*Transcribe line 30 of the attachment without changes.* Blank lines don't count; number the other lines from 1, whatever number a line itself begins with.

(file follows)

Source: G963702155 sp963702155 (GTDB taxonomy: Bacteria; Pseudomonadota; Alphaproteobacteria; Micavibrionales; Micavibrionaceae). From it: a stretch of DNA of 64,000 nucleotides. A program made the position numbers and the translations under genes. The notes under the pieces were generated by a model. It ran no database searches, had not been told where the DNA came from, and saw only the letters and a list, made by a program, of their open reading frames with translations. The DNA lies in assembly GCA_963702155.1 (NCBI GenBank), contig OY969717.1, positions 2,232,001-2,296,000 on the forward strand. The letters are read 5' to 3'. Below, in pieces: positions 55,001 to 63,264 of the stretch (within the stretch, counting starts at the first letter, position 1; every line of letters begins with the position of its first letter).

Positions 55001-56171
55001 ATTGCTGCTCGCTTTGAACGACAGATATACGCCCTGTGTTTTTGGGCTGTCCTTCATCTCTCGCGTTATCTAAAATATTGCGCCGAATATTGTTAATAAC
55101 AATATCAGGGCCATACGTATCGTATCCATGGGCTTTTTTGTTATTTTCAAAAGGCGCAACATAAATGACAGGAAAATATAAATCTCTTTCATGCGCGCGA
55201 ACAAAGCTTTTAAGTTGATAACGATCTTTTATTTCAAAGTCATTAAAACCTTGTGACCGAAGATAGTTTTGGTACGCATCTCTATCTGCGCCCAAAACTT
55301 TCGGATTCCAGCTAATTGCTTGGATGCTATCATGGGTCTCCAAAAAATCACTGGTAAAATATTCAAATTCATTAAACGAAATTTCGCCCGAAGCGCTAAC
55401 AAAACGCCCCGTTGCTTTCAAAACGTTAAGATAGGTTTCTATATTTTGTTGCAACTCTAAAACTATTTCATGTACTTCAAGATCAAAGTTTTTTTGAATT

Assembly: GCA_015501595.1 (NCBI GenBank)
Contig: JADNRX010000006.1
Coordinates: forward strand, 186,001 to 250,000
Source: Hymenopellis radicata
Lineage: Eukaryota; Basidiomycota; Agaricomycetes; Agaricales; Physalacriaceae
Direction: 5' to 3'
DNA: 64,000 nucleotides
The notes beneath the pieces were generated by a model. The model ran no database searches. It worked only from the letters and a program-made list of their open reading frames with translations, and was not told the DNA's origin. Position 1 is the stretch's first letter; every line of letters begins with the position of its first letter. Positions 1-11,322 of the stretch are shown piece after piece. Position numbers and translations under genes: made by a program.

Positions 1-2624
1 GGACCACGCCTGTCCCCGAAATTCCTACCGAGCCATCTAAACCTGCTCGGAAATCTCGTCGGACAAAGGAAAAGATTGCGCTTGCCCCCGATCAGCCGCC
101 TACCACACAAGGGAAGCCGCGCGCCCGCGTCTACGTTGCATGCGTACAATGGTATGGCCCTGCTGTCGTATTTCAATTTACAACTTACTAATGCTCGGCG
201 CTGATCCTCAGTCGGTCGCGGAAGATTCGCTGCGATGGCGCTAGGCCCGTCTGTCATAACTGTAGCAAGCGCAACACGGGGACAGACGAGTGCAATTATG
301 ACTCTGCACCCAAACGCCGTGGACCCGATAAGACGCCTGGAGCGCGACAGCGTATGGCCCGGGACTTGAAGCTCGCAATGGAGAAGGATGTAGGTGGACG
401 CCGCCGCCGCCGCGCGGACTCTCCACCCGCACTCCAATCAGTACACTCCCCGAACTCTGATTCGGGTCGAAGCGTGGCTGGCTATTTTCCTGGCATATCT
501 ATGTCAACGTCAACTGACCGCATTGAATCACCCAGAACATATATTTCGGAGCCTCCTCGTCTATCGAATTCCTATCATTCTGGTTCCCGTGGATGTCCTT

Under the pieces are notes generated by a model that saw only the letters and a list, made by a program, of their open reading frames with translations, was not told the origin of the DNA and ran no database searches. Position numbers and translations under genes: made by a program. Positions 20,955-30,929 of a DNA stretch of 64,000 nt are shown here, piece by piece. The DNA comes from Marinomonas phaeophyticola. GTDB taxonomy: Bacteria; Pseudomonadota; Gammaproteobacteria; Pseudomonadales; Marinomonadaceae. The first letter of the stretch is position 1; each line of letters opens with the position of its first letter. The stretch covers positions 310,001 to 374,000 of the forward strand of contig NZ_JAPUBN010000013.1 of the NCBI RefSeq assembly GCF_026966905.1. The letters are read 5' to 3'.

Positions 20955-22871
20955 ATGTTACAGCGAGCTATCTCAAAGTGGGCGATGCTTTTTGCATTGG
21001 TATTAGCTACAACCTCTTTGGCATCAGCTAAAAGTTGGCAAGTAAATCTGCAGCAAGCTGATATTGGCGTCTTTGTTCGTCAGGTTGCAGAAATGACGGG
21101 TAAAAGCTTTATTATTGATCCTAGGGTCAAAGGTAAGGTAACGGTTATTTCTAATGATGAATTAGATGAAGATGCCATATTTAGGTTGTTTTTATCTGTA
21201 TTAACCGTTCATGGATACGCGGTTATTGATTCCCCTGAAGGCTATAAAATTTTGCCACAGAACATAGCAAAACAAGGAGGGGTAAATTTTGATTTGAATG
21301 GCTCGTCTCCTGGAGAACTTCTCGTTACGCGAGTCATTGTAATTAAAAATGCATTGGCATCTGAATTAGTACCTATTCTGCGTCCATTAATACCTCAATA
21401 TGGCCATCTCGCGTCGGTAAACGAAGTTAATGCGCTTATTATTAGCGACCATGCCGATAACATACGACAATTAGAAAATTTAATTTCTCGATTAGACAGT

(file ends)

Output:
21401 TGGCCATCTCGCGTCGGTAAACGAAGTTAATGCGCTTATTATTAGCGACCATGCCGATAACATACGACAATTAGAAAATTTAATTTCTCGATTAGACAGT